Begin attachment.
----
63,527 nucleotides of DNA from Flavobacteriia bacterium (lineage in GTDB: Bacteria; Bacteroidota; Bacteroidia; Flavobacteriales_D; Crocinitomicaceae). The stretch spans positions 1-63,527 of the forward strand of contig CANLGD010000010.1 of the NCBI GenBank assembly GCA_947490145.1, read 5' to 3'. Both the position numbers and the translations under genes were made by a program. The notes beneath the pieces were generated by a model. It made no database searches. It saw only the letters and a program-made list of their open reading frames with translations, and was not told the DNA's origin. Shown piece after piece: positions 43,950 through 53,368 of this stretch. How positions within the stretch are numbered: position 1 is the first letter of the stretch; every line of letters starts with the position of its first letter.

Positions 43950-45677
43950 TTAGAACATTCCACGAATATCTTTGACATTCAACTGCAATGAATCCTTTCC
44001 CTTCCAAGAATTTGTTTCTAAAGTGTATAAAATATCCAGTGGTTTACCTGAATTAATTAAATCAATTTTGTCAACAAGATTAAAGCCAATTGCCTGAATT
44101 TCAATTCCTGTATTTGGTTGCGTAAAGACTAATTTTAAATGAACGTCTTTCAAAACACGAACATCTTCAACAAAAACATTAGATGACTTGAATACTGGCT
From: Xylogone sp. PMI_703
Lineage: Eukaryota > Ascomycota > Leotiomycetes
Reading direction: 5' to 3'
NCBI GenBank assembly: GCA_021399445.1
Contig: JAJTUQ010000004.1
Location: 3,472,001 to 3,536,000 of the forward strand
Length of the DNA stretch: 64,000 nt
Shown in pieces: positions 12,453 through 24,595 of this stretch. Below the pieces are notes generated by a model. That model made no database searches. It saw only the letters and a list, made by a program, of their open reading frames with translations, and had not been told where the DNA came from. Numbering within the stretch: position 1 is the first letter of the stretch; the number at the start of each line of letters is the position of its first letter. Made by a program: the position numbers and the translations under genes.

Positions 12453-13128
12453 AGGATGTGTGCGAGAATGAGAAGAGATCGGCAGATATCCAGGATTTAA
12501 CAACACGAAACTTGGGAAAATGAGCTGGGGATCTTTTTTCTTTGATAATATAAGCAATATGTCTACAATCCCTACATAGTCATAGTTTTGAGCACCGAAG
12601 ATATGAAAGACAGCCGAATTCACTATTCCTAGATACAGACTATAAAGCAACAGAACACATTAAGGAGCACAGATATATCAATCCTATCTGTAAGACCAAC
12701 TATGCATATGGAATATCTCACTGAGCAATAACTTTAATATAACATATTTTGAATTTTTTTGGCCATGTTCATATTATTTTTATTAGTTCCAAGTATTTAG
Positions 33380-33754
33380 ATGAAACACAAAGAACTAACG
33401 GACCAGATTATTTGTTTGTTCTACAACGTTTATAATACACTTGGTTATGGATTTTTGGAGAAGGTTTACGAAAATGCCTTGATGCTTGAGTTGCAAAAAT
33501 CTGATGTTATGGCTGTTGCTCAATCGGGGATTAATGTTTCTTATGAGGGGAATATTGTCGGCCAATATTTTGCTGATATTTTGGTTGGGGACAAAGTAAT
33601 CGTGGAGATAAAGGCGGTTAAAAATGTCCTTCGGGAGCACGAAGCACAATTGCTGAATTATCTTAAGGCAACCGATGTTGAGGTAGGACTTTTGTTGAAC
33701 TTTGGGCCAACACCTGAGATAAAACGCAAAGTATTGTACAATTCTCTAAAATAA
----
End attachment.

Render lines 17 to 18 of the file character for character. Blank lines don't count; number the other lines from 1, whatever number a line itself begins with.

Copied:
12601 ATATGAAAGACAGCCGAATTCACTATTCCTAGATACAGACTATAAAGCAACAGAACACATTAAGGAGCACAGATATATCAATCCTATCTGTAAGACCAAC
12701 TATGCATATGGAATATCTCACTGAGCAATAACTTTAATATAACATATTTTGAATTTTTTTGGCCATGTTCATATTATTTTTATTAGTTCCAAGTATTTAG